In August 2015, after nearly a year of dreaming and planning and waiting, I hiked the John Muir Trail with a dear friend. We took 19 days to make the trip, which in the span of a lifetime is merely a moment. But those days on the trail changed my life, and still profoundly affect me even today. I look back on this trip with upmost fondness, and can only hope to have similar ‘peak experiences’ again in my life. And perhaps my story will inspire you to take this or a similar journey. Trust me, you won’t regret it.
With the ever increasing popularity of wilderness experiences, and the relative accessibility of the John Muir Trail as a beginner thru-hike due to its length, it is becoming harder each year to obtain a permit to hike the ‘traditional’ thru-hike from Happy Isles to Mt. Whitney. I knew this going in, and so in addition to putting in applications for the standard hike, I also requested an altered start. Yosemite National Park’s permitting system recently decided to manage the booming number of permit requests by putting a cap on the number of people who can exit the park hiking over Donahue Pass (the first major pass on the JMT). This is essentially what allowed us the opportunity to do this trip. The trail, for all its wonder, is impacted at tragic levels, and it wouldn’t surprise me if the National Park Service and other land agencies crack down on these types of trail variations. That being said, I cannot speak for the wonder of the first 20 or so miles of the trail, but the modification that we did took us through absolutely spectacular terrain and we were able to enjoy true wilderness solitude for a few days before we hit the ‘highway’ that the northern section of the trail can be. Here I’ll share some of the musings from my journal entries from day 1 to our reration at Muir Trail Ranch.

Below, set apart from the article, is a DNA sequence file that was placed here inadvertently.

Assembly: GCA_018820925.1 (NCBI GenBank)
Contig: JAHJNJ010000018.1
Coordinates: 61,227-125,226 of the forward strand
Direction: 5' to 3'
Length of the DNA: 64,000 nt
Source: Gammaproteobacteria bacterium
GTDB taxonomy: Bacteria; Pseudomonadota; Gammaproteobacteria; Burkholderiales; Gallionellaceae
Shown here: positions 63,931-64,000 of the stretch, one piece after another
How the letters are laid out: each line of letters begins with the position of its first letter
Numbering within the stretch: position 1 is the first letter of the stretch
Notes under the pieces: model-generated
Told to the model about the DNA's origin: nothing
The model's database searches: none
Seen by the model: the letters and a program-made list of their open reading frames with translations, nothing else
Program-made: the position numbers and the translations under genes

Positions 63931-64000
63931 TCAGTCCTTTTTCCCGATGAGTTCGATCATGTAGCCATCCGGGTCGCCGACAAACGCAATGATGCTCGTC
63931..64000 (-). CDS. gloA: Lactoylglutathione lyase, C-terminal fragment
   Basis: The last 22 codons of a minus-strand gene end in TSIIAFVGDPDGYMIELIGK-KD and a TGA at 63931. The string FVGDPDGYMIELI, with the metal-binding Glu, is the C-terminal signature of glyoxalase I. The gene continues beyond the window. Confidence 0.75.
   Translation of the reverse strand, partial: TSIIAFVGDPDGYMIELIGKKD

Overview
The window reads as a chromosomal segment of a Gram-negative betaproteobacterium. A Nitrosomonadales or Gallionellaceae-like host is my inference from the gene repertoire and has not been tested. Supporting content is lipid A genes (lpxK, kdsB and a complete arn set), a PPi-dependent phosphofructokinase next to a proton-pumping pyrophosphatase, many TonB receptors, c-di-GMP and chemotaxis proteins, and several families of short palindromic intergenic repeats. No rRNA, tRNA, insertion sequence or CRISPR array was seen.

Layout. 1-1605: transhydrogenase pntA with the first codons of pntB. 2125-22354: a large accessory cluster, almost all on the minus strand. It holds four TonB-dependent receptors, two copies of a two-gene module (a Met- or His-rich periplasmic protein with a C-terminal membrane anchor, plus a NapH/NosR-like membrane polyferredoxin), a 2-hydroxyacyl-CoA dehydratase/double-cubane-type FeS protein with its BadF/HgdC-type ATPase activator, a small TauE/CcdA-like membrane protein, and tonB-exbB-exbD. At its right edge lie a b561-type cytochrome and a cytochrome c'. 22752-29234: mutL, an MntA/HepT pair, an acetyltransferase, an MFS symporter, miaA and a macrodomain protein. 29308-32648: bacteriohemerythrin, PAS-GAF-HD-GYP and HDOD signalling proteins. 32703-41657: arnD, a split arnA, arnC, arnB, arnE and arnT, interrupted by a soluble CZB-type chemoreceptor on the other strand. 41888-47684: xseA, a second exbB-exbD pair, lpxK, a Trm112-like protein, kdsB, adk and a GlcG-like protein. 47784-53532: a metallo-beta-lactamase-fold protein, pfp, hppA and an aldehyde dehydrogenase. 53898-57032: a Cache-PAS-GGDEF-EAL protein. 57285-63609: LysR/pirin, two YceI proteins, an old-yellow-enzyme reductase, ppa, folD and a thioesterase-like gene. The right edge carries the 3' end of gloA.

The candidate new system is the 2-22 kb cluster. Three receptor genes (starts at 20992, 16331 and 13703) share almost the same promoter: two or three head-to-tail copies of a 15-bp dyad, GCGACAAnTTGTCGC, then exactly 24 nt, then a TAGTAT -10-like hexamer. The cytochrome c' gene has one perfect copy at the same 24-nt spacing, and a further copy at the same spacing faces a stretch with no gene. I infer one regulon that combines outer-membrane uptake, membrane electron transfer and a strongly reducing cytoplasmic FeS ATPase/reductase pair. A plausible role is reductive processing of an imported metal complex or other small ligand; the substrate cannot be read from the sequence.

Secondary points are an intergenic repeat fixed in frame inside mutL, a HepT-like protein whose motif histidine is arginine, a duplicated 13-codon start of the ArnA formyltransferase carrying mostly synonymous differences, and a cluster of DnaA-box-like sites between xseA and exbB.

Day 1 – Mono Pass Trailhead to the base of Koip Peak Pass (6.5 miles)
After driving to pick up our permit in Tuolomne, we got dropped off at the Mono Pass Trailhead. The weather was sunny and cool and we had just over 5 miles of gradual ascent to gain Parker Pass. Before we hit treeline we hiked under tall evergreens, appreciating the shade in the heat. Above treeline as we approached the pass, mountain vistas of so many colors surrounded us.
The mountains and rocks are stained deep red from iron, and other spots are black from volcanic rock. We seem to have left behind the stark grey of Yosemite’s granite for now. On the East side of the pass we passed an impressive cascade of water descending from an unseen lake or snowfield above. The water was a strange milky green, pooling in a pond that almost looked like pea soup. I assume the water was tinted from mineral deposits in the rocks above. We are camped by a small turquoise green lake at the base of the switchbacks that climb up Koip Peak Pass. We have an expansive view of Mono Basin below to the East, and towering peaks to the West.
It was a perfect first day. Long enough to feel accomplished, but allowing ourselves to break in. Unbelievable scenery already.
Day 2 – Koip Peak Pass and Gem Pass to Gem Lake (9.7 miles)